“It is also important to understand your own buying patterns and data interconnectivity. Small adjustments such as using a single trusted payment site, like PayPal, rather than storing your credit cards in every site you shop with, and setting up individual web accounts that aren’t tied to one over-arching service, like Google, will set you ahead for better security,” Groves said. 

Dark web intelligence company Searchlight Security have also seen deals on tools for criminals, for example ‘Black Friday Sale Prices’ for ATM skimmers and other malware.

For $2,500 someone could by a skimmer, which can steal card data from unsuspecting ATM users, according to Louise Ferrett, threat intelligence analyst at Searchlight Security. 

Image: Searchlight Security

The person they found selling the skimmers promoted it in multiple cybercriminal groups and is offering payment plans for those interested. 

“A GSM skimmer is a type of physical fraud device that steals card data from unsuspecting ATM users and sends the information wirelessly to the criminal’s device via GSM cellular protocols,” Ferrett said. 

“A threat actor on a popular dark web hacking forum asks for Google and Facebook Ads to set up a fake Black Friday shop to take advantage of shoppers looking for good Black Friday deals. This demonstrates the importance of consumers being especially vigilant when shopping online this holiday season.”

Quantum’s Stephane Cardot added that the concerns go beyond just the personal ramifications of scams. 

Employees accidentally falling foul of a phishing attack is still one of the most common causes of an organization’s exposure to ransomware and malware, she said, noting that organizations need to employ a multi-layered data protection approach to ensure resiliency and recoverability at any point of their data lifecycle. 

She urged organizations to have at least three copies of their data and create an appropriate recoverability system in the event of an attack.

CISA also noted that last year, alongside the FBI, they released guidance for organizations and especially critical infrastructure partners to make sure they are aware of their cybersecurity posture and implement best practices and mitigations to manage the risk posed by cyber threats during the holidays.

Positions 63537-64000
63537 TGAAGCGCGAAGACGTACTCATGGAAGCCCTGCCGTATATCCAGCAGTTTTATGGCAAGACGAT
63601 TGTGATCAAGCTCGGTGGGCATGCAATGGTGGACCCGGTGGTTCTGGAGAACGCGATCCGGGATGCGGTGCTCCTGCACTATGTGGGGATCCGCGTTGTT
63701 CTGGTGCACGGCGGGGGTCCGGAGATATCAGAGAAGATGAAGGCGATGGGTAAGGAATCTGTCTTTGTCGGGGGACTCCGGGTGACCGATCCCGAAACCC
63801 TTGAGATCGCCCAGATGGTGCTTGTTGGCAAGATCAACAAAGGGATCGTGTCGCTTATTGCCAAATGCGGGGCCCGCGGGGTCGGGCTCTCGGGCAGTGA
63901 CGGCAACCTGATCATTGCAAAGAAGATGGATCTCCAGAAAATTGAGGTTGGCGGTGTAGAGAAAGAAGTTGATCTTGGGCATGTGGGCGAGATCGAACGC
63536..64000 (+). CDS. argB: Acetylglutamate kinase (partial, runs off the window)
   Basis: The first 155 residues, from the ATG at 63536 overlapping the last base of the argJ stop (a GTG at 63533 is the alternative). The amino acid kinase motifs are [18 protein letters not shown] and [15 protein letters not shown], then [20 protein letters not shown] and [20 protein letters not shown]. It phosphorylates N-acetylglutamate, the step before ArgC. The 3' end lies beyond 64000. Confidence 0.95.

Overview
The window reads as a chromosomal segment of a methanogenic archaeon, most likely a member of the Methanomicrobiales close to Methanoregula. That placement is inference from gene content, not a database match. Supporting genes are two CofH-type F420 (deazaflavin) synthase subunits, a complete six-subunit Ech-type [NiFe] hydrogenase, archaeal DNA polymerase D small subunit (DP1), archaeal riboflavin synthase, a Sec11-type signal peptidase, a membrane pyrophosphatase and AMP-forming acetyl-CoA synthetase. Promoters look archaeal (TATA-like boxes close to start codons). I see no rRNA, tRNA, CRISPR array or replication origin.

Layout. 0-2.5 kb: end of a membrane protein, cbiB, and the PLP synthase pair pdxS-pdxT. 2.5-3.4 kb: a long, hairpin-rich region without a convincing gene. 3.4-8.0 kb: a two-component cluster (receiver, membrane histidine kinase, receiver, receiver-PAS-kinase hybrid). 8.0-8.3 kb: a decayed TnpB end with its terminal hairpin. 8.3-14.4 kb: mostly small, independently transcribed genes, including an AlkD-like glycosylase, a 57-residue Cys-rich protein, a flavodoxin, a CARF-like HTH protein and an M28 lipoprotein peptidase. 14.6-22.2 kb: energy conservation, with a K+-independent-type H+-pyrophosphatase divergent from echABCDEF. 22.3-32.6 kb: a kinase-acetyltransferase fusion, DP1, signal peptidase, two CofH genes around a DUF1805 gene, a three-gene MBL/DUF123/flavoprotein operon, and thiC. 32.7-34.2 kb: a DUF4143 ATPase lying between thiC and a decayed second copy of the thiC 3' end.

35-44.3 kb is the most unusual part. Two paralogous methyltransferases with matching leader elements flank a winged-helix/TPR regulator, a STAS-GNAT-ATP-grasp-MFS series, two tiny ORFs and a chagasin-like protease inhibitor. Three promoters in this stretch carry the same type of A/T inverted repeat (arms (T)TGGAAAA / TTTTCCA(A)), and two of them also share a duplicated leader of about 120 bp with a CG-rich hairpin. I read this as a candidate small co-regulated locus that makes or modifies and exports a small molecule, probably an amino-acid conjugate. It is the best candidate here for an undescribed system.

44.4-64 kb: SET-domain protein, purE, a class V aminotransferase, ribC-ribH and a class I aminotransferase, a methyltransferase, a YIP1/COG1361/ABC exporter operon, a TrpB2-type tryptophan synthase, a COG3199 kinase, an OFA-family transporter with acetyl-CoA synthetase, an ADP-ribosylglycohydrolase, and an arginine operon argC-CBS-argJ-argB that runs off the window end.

‘Freebie’ Bot concerns

In addition to the concern about cybercriminals and scams, bots are causing widespread problems for retailers and consumers looking to buy in-demand items. 

Kasada’s threat research team uncovered a new type of bot that automatically scans retail websites for mispriced goods and services, and purchases them at scale before the error is fixed.

According to Kasada, the bots find and purchase as many mispriced goods as possible – enabling users to then flip the merchandise for an easy profit. In addition to impacting a retailer’s inventory, revenue and brand, Freebie Bots also increase infrastructure expenses, as these requests hit a retailer in parallel across its entire product line.

More than 250 retail companies were recently being targeted by Freebie Bots, with over 7 million messages being sent monthly in freebie communities, Kasada researchers found. 

An Example of Discord message within a freebie community, automating the discovery of a pricing error and checkout for a graphic card. (Kasada)

Users this month were able to buy 100,000 products at a combined retail value of $3.4 million using Freebie Bots. Products included off-brand sleeveless halter neck mini dresses, Apple MacBook Air laptops, and deep cleansing facial masks.

“Retailers are already facing pressures this holiday season due to inflation and the annual recurrence of Grinch Bots,” said Kasada founder and CEO Sam Crowther, referring to bots that scoop up inventory.

“Adding Freebie Bots to the mix gives retailers another headache to deal with, one that directly hits their revenues, as they’re compelled to fulfill orders made with pricing errors… It has become very easy for anyone to purchase and utilize a bot – and increasingly difficult for retailers to identify and stop them.” 

Crowther told The Record that the products are being resold on Amazon, eBay, Facebook Marketplace, depending on the item. 

Some of these community members are netting more than $60,000 in estimated profit, he explained, noting how easy it has become to operate the bots. 

Many of the bots are derived from those used during sneaker launches, meaning they are fairly sophisticated and difficult to stop. 

“Freebie bots look to take advantage of various types of errors in business logic, such as coupons and promotions, in addition to human error such as decimal point misplacement. Incorrect product description is another error where the price is correct, but the description within isn’t, resulting in a deal that a Freebie bot can pick up on,” he said. 

Jonathan has worked across the globe as a journalist since 2014. Before moving back to New York City, he worked for news outlets in South Africa, Jordan and Cambodia. He previously covered cybersecurity at ZDNet and TechRepublic.